To put theory into practice we have specific diagnostic tools. As taught to me by my
teacher Dr. Trogawa Rinpoche, we should first speak to the patient and find out
their medical history as well as pertinent aspects of their personal
We then look at a
urine sample. In the urinalysis we observe such things as the color of
the specimen and its odor and then after vigorous stirring the size,
color, amount, and persistence of bubbles, and any deposits. From this we
can begin to confirm the nature of the illness, the presence of infection
and the localization of the illness among other things.
Next we feel the twelve
pulses. There are six distinct pulses at the radial artery of each wrist.
We feel for such things as the width, depth, strength, speed and quality
of the pulse. Each of those factors when understood properly allow us to
clearly define the illness, its location, hidden complications and its
Additional Diagnostic Techniques
To further confirm the
diagnosis we can look at the color, shape and coatings of the tongue, the
sclera of the eye and we may look for sensitivity at certain pressure
points on the body.
Treatment is specific to each of the four diagnostic
categories. The first consideration in treatment is the principle that
all illness ultimately originates in the mind. This does not mean that
all illness is psychological or psychosomatic.
Rather, it means that due to ignorance
we misperceive the nature of reality and act in ways which create
suffering such as illness. Given this basic principle, when treating an
illness physicians first begin by recommending specific behavioral and
lifestyle modifications. If this is not sufficient, then physicians work
at the level of dietary therapy. If these are not enough to cure the
problem, physicians employ herbal medicines or, if needed, physical t
herapies such as acupuncture. As stated by Dr. Trogawa Rinpoche, the
treatment ultimately must fit the patient; that is, treatment must be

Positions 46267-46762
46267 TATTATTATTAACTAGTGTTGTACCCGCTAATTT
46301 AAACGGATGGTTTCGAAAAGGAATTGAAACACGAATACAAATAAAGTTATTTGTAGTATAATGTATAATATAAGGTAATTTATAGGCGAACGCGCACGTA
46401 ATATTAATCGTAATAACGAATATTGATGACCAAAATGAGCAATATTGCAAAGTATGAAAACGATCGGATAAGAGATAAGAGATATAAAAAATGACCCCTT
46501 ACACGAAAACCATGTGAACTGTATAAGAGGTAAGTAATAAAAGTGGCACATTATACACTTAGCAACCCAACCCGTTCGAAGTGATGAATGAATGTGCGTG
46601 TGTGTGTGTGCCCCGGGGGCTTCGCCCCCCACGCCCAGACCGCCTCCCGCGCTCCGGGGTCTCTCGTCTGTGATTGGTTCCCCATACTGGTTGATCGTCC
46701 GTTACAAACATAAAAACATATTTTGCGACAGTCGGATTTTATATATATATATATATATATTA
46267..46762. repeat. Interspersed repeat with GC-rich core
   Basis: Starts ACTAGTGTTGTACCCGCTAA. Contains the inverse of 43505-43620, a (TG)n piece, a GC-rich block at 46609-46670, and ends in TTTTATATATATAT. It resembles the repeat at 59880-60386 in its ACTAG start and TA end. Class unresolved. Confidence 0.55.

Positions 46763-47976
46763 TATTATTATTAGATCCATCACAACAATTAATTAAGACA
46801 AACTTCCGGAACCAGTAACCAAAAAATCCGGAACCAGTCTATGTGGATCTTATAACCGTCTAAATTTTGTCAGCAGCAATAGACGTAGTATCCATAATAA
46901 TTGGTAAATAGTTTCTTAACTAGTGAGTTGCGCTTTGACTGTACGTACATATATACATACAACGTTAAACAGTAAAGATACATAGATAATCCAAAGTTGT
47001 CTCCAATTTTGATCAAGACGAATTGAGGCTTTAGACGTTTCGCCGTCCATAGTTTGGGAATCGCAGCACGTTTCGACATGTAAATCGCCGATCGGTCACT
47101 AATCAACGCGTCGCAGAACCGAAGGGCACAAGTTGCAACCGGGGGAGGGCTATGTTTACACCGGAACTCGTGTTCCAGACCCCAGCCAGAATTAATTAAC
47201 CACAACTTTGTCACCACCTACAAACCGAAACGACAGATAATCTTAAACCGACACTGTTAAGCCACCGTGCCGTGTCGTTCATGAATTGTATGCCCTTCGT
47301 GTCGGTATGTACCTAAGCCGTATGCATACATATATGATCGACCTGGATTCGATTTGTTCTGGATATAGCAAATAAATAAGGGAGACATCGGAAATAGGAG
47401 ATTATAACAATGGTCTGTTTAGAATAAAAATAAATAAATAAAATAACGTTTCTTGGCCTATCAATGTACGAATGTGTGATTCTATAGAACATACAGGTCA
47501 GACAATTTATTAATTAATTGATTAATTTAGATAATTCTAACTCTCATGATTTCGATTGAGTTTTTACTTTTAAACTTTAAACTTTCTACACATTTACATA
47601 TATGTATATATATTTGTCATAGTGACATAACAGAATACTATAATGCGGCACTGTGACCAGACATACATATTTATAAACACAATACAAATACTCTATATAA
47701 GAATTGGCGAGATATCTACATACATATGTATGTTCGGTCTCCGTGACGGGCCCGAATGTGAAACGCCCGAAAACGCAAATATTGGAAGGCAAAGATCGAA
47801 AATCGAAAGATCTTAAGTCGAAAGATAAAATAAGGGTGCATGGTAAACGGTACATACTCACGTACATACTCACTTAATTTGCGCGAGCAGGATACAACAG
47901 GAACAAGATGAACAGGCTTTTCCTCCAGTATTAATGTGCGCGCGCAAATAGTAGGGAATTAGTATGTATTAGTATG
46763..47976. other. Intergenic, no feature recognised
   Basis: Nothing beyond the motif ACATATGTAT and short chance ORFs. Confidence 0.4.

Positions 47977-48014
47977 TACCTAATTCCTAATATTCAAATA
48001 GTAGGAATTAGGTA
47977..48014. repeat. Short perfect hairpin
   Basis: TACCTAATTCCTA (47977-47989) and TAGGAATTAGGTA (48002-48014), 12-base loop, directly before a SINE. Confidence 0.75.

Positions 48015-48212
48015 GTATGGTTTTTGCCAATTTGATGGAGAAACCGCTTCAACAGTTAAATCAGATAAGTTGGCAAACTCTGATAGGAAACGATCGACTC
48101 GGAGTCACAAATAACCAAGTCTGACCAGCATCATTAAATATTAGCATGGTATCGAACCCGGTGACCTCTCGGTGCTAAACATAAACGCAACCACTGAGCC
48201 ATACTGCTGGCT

formulated in a manner which can and will be effective for that
Behavioral modification can include
meditation instruction, spiritual advice, counseling, exercise, or the
reorganization of habitual patterns such as sleep habits and eating
Initial stages of meditation generally
include simple breathing practice and working with one's thoughts in a
manner which calms the mind. Meditation then evolves beyond that point to
include specific contemplations and visualizations which begin a process
leading to a new understanding and perception of the world.
This aspect of the treatment may vary
slightly with the diagnosis. For example, in the case of
Lüng disorders, meditation may be specifically directed
toward understanding the impermanent nature of physical phenomena as a
cure for materialism and attachment. In the case of Tripa
disorders, emphasis may be placed on generating a deep feeling of love
and compassion as a cure for aggression and anger. In
Bädkën disorders, meditation will focus more on
developing wisdom as a cure for ignorance.
Physical activity, lifestyle, exercise
and habits are also considered. For example, patients with
Lüng disorders are told to pay special attention to
regularity of lifestyle (eg. eating, sleeping and excretory
function), find time for calm activities and socializing, and exercise in
ways that promote good overall circulation, using techniques such as
yoga. Individuals suffering from a Tripa disorder should
avoid situations causing conflict. They should avoid direct, excessive
exposure to the sun and engage in physical activities which relax them.
Patients with Bädkën disorders should keep warm
and perform vigorous exercise such as running or dancing. Swimming is not
appropriate if it involves immersion in cold water. In the case of a
combined disorder such as Mukpo , behavioral modification is
tailored to the particular form the illness takes.